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Applying for Medicaid...Help!

April 21, 2017

 

Medicaid can be a very confusing process for most individuals.  Sadly a basic understanding of how Medicaid works is essential for many caregivers due to the high cost of long term care.  This is especially important for those with cognitive issues such as Dementia. How do I access Medicaid?  Does my family member qualify?  When and in what way does it cover care costs?  What is Medicaid anyways?

To start, Medicaid is a program that was developed by the federal government to cover the cost of medical services for low-income individuals.  The Affordable Care Act expanded coverage for the poorest Americans by creating an opportunity for states to provide Medicaid eligibility, for individuals under 65 years of age with incomes up to 133 percent of the federal poverty level (FPL).  The Centers for Medicare & Medicaid Services (CMS), which was in the past referred to as the Health Care Financing Administration (HCFA), is the agency within the US Department of Health and Human Services (HHS) that oversees and manages the Medicaid program.  They collaborate with state governments to administer this program.  A person can qualify for Medicaid eligibility by meeting specific federal income and asset criteria. Criteria change over time, so this process can be extremely difficult to navigate without the assistance of a Elder Care attorney. In all states however, Medicaid will provide health coverage for specific levels of low-income people.  Some people can have duel eligibility, meaning that they are eligible for both Medicare and Medicaid.   If a person meets criteria for dual coverage,  most of their health care costs will be covered.  For services that both Medicare and Medicaid cover which are generally doctors visits, home care related services, inpatient / hospital care, and skilled nursing facility care, Medicare will pay first, then Medicaid will pay second, by covering any remaining costs. 

The phrase spend down is often discussed in conjunction with long term care planning.  You may hear this phrase while planning for your family member if they require long term care, dementia care, or a skilled nursing facility. But what does it really mean??  Spending down means that you are basically using up your loved one's assets to pay for their nursing care until they reach a specific asset level where they will then qualify for financial assistance under Medicaid.  Wow, that's a lot! 

So basically excess income needs to be spent.   This can be very upsetting for many individuals and families.  It is hard enough to lose independence, functionality, etc without having to lose move.  An individual however, may have $2000 in cash and investments that will not be counted as a part of Medicaid eligibility determination.  A person's home if they plan to live in it will also not be counted.  An individual who resides in a nursing facility can retain $35 per month of their income for personal use with the remainder of their income being applied to the cost of their care.  Married couples are of course given different guidelines to follow.   Spouses who live at home can keep a car, their home, personal property, a specific amount of cash / investments (the amount varies by state for this) plus a portion of the couple's joint monthly income.  An elder care attorney can provide the most up to date specifics for these areas.  Guidelines and criteria do change over time, so the rules set today may not be the rules tomorrow....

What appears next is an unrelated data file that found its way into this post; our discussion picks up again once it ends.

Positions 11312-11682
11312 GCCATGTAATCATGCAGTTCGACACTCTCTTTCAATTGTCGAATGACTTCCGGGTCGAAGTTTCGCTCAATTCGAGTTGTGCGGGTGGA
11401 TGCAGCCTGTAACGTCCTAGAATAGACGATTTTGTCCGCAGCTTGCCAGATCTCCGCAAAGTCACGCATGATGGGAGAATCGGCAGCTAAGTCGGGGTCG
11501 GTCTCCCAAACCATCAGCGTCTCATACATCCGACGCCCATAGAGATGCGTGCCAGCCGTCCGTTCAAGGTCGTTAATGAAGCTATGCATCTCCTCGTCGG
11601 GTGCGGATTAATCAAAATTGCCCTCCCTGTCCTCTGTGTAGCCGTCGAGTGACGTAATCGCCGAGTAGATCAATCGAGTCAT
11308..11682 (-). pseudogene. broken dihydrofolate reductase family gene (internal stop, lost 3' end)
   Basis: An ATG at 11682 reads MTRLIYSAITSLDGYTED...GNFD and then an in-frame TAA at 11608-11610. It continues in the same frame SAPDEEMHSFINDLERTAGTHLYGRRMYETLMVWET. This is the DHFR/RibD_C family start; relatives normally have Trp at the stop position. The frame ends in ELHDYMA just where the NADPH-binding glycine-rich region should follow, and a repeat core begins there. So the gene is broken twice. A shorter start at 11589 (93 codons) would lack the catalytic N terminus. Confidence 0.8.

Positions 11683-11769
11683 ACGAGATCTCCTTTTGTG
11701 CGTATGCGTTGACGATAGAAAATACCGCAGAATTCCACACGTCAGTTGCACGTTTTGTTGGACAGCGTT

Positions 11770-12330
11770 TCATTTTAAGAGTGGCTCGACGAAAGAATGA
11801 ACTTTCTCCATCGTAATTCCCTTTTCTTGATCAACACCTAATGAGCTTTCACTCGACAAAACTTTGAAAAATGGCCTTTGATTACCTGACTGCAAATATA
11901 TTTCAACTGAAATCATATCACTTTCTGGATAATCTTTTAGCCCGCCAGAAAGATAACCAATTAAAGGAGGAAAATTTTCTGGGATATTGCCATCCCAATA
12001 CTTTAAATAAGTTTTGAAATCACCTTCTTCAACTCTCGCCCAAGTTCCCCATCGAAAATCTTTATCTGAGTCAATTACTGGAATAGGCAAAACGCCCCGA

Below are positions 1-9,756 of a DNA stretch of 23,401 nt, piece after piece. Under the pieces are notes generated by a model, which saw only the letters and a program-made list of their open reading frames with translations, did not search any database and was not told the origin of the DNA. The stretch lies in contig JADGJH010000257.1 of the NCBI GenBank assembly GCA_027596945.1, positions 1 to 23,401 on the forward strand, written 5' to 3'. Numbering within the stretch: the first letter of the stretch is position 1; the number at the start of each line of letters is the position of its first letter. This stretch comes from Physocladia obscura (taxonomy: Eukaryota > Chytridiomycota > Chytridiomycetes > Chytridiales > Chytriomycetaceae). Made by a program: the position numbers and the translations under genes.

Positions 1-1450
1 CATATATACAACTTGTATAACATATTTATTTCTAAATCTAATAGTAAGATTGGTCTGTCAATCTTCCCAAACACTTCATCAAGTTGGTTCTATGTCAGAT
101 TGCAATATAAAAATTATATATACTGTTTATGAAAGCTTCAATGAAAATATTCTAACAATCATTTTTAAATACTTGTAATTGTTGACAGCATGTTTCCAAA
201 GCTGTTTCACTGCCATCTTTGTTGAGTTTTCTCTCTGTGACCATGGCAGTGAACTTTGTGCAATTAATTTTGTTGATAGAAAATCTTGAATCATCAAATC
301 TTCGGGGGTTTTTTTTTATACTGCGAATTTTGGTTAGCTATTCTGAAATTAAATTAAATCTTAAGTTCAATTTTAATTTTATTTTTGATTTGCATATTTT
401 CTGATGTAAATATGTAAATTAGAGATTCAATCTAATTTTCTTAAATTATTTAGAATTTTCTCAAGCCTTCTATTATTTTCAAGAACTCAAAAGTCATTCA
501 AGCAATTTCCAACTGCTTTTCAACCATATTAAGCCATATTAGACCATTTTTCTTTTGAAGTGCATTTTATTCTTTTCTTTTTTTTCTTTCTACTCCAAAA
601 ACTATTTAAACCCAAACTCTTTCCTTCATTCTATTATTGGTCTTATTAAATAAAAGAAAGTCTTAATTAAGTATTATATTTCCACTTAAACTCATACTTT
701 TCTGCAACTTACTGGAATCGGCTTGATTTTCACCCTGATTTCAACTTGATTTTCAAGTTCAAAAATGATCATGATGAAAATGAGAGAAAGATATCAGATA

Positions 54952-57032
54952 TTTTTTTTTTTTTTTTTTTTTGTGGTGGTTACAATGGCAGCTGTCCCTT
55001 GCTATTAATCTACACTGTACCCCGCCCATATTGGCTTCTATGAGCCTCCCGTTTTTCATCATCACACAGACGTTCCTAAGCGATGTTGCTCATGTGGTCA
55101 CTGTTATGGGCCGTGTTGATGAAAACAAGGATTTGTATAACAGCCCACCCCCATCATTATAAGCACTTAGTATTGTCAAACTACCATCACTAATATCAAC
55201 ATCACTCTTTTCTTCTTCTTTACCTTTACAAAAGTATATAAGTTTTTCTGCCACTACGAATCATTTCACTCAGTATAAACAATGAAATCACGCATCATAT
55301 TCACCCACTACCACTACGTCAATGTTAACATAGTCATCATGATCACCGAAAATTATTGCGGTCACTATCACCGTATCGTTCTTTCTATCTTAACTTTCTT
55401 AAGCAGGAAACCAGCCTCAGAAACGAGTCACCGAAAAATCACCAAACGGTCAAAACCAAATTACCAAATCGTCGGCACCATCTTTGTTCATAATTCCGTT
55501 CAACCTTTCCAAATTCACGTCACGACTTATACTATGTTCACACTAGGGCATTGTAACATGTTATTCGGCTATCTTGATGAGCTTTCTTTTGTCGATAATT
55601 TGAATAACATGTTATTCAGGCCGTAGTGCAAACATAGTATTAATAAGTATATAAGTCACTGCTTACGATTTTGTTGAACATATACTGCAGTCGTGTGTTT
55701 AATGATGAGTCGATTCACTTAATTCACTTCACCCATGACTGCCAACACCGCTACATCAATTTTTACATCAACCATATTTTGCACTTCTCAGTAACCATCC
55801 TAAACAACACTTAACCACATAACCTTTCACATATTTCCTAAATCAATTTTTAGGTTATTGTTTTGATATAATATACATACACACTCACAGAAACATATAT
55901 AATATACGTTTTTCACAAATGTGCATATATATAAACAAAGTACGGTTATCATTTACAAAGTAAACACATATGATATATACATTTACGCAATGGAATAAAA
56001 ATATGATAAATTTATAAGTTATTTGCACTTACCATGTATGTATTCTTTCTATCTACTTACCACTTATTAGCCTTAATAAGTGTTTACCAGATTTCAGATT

I therefore cannot stress enough that Medicaid Applications are extremely complicated!  Like any government form, they are time consuming and tedious.  Any minor mistake or delay in terms of a missed date or information error, can be financially significant for those involved. If an application date / window is missed, the process can become much longer and very much drawn out. As with any process involving state and federal government it is important to comply with the rules and deadlines, (as these agencies rarely make exceptions). So, start early, do not delay beginning this process if needed!!!!  Procrastination will only lead to disappointment and stress for all involved! 

 

Seek assistance from an Elder Care Attorney early in this process as it will save a great deal of heartache, aggravation and financial resources in the end. 

 

 


 

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